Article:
As you use your herbal creations, record the doses and their effectiveness. Yes, honeysuckle glycerite works for my sore throats but perhaps for you oxymel is more powerful. This is important so that we don’t waste time and space creating things we don’t need.
This is also a great place to keep track of foraged herbs – where were they found? What time of year? I then take that information and put it in my daily planner (or on Google Calendar) as a reminder for next year. This way, in the busyness of life I don’t miss the short window of time the violets are available in that one very sweet spot in a local park for example.
Again, use an index or tabs for to reference what you need quickly.
If you’re looking for an in-depth herbal education and resource, be sure to check out the Herbal Academy’s Materia Medica course.
The Everyday Journal / Diary
This is the place to jot down innermost thoughts and feelings. Use journal prompts or not as you feel led. This is the book that you might most want to keep to yourself whereas the previous ones might be shared with other family members.
I, personally, am not very introspective. I don’t keep a diary as such. I do, however; like to keep notes of fun things or big life events. I like to keep track of how we’re spending our time in various seasons and more.
I use my simple seasonal journal for this because it contains some prompts but also gives me plenty of space for thinking and planning. I also glue and tape little mementos in this journal. I’m not a scrapbooker but I do like to hold onto somethings and this is a great place to do that.
The Commonplace Book
This particular style of journal isn’t as popular in our modern times but it can still be valuable. Think of a commonplace book as your school notebook.
This is the place to record quotes, lessons, and other tidbits picked up while reading books or even watching videos online. It’s simply a place to record the things we don’t want to forget for one reason or another.
Pen & Paper Journal Resources
While there are no shortages of types of journals we can buy, I suggest keeping it simple and frugal. Those beautiful leather journals are gorgeous but I’ve seen too many people saving them for something special rather than just using them.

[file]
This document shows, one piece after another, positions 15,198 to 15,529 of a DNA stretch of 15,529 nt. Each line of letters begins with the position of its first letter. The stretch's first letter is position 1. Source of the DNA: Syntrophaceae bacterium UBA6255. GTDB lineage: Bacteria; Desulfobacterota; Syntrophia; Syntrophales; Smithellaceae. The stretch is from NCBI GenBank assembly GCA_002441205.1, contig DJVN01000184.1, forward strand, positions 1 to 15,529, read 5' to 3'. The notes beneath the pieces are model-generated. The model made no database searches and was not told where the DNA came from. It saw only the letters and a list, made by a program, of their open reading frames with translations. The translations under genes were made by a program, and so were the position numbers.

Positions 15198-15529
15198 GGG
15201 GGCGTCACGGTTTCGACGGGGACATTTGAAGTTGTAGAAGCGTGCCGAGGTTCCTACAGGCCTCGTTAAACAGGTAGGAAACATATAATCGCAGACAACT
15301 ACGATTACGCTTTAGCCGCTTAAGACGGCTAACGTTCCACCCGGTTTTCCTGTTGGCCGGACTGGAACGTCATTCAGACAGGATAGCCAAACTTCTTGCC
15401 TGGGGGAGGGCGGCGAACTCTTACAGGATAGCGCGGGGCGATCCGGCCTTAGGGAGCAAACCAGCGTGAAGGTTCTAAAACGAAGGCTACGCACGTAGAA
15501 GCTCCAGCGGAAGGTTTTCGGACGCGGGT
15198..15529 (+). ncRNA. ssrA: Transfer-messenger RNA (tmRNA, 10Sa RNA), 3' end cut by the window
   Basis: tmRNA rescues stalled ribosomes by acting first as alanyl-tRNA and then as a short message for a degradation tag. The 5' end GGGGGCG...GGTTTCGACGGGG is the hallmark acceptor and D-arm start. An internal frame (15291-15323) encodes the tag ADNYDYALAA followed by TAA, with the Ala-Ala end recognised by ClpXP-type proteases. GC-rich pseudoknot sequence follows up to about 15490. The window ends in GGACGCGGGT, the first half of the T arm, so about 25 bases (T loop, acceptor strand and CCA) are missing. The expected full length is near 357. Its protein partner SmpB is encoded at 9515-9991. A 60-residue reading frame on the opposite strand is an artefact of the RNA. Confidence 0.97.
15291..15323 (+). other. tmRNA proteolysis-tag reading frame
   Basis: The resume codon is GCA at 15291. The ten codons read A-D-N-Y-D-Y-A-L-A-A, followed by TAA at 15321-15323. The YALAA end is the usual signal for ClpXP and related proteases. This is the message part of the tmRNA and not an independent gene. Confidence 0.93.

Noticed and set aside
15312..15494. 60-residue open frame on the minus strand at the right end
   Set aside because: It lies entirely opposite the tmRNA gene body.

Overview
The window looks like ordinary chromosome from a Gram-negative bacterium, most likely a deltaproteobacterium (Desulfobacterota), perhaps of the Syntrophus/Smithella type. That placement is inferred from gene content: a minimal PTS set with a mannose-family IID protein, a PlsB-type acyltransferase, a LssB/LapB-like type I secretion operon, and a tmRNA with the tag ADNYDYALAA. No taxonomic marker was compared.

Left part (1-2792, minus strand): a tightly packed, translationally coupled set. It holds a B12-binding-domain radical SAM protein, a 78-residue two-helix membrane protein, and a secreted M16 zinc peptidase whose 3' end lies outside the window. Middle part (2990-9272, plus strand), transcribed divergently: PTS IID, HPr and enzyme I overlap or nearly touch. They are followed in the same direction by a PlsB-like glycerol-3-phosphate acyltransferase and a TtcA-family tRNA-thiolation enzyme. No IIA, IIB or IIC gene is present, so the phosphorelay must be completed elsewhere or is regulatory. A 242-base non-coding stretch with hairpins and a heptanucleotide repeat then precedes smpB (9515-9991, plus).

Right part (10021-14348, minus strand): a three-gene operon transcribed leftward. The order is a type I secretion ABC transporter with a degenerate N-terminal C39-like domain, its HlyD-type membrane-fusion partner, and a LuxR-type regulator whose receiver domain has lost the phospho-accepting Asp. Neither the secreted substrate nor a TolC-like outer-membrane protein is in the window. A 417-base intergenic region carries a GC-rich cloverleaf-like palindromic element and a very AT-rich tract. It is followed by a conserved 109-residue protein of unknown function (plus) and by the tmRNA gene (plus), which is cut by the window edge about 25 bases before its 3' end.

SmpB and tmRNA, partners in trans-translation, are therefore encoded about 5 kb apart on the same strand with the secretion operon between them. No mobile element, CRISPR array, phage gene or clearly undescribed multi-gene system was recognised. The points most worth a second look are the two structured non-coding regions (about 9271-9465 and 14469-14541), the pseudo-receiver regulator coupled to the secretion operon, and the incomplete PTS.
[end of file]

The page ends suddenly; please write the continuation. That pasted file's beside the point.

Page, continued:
Use 3-ring binders, with notebook paper for ease if desired. This can be difficult to carry around as drawback, but for the journal that mostly stays home, this can be ideal.
Composition books tend to be inexpensive and endlessly useful. These are often some of my favorite journals.
There are no shortage of fun journals and printables online. Both free and for sale. These can be great but again, remember it’s only worth it if they’ll actually be used.
Don’t forget to hit thrift shops and yard sales. I often find nice blank books for a bargain in both places. I pick them and have a stack ready when I need something new.
The other great thing about keeping the books frugal is that you can take it into the kitchen or garden and not fret about some dirt or occasional splatter of grease making a mess.
In our modern age, we have a plethora of digital choices. I use some myself. It is important to remember, however; that the power sometimes goes out and it might be handy to have some things available offline.
Use things like Google Calendar for appointments and tasks. Google drive for keeping track of projects and recipes (it’s easily searchable).
Trello and Asana work for to-do lists, meal plans, and more.
Evernote is an ever population choice too.
Again, experiment and find which program works best for how your brain works.
The many types of journals helps us focus on purposeful living. I know it seems like a ridiculous amount of information to store and keep. The thing is none of it takes very long and at some point it all comes in handy.
Thursday 7th of February 2019
I rely on the Paprika app to keep my kitchen organized. All my recipes are in there - yes, it was a pain at first to retype them from beloved cookbooks but now everything is easy to find. It even makes my grocery list for me, and I can refer back to my menu plans from years past.
Thursday 24th of January 2019
I use all of these too! I just started my herbal apothecary journal (from a small book my husband made for me), and I wish I used my garden journal better. I have two ways of keeping track of recipes-one is a binder where I keep printed recipes. The second is a simple spiral bound notebook that contains all my canning notes and odds and ends cooking notes such as an experimental recipes. I combine my everyday journal/ commonplace book all in one in a bullet journal style book. Lots of books, but it is so handy to keep track of things and be able to refer to them.
Wednesday 23rd of January 2019
This is lovely and so helpful! I need a bookshelf just for my records instead of swamping my desk with all my notes and binders. What I really need is an office just for my homemaking, homesteading, homeschooling, home-business stuff. I can't think in here! :)